And, of course, he must add his name and information to the sex offender registry.
Child Pornography Convictions and Sentences
Looking at Betancourt’s sentence, we can tell that child pornography is not a matter that is taken lightly in court. But there is not just one charge for those caught with or involved in the creation of child pornography. Different circumstances based on the defendant’s role in a child pornography scheme, the age of the children involved, and the defendant’s history, are all important factors in determining the defendant’s sentence.
The following include the charges, classifications, and possible sentences for different crimes related to child pornography, along with the classification and sentence when the minor involved is under the age of 14.
Please note that these are specific to Texas state law. When trafficking or distribution goes over state lines, like in the case of Betancourt, you may be looking at federal sentencing.
- Employing a Minor: Forcing, coercing, or trafficking a minor to produce child pornography. Second degree felony; 2-20 years in state prison and/or a fine of up to $10,000. If the minor involved is under the age of 14, it becomes a first degree felony; 5-99 years in state prison and/or a fine of up to $10,000.
- Production & Promotion: Knowingly are involved in filmmaking, photography, production, or promotion of child pornography. Third degree felony; 2-10 years in state prison and/or a fine of up to $10,000. If the minor involved is under the age of 14, it becomes a second degree felony; 2-20 years in state prison and/or a fine of up to $10,000.
- Intentional Possession: Knowingly possessing child pornography. Third degree felony; 2-10 years in state prison and/or a fine of up to $10,000.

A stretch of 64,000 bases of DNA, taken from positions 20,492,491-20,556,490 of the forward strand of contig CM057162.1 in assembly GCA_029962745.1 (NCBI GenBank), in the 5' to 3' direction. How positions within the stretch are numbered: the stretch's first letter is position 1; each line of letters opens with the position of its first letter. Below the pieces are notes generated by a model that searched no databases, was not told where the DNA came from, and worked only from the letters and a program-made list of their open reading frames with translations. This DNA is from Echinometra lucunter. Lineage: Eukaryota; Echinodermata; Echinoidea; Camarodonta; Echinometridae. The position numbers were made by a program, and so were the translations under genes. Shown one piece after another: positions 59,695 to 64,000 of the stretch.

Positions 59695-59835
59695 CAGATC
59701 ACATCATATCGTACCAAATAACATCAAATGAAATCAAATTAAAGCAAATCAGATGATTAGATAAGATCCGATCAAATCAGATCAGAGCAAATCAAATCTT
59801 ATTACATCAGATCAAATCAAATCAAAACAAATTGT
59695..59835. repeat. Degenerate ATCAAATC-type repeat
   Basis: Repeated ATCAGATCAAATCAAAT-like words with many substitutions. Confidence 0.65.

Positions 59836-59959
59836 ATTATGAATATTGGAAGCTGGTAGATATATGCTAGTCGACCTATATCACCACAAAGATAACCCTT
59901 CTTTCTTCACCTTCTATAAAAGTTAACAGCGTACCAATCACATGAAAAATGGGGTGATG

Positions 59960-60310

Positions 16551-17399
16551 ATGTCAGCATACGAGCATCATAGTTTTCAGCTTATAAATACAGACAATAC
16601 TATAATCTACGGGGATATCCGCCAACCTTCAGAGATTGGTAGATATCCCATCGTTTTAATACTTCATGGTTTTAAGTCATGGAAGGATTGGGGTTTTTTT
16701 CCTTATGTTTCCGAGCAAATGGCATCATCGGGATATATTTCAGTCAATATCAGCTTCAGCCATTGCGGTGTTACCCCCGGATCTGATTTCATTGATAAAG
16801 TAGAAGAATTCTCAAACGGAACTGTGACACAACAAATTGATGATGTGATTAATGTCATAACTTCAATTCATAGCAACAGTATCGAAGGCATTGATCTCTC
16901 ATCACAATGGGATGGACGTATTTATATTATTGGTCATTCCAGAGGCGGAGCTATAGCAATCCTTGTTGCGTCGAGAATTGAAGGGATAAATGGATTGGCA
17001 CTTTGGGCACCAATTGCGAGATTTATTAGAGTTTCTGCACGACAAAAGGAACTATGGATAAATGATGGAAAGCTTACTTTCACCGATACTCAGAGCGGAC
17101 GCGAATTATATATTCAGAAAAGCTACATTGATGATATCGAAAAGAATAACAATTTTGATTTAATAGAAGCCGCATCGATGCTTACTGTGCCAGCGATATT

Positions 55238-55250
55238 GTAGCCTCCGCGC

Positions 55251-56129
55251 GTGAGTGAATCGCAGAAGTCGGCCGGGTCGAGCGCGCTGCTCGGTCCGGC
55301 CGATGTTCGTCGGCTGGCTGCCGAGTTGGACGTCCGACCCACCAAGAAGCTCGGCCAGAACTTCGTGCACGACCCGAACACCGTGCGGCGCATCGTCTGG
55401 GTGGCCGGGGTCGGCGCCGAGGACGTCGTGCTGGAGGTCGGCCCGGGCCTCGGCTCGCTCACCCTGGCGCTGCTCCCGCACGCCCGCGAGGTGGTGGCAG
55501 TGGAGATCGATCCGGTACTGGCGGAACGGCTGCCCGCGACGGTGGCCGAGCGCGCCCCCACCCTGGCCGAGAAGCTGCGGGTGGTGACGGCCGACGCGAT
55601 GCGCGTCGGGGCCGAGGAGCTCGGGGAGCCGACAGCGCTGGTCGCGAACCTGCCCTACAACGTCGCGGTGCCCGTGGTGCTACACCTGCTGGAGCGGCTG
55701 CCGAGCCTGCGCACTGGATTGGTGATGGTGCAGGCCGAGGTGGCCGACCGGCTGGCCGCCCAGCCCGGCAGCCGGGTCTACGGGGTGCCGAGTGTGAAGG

- Possession with Intent to Distribute: If you are found with over 6 identical pieces of child pornography, the law has the right to assume you had intent to distribute that pornography. This is a second degree felony; 2-20 years in state prison and/or a fine of up to $10,000.
Upon being convicted of any of these crimes, you must register with the sex offender registry. This is a public record, and can be accessed by anyone who is able to conduct a quick Internet search. The registry also limits where a registrant is allowed to work and live.
In an earlier blog post, we mentioned how easily this can force registrants to leave their small towns, their family, and their friends.
Betancourt’s actions will severely affect the rest of his life. He may be well into his 50s before he will be released from prison, and his status on the sex offender registry will continue to follow him until his death.
As the child pornography industry grows, investigations are on the rise as well, and sentences continue to become more and more harsh. If you have been charged or may be charged with crimes related to child pornography, you must craft an effective defense immediately. Consult with an experienced Texas criminal defense lawyer today.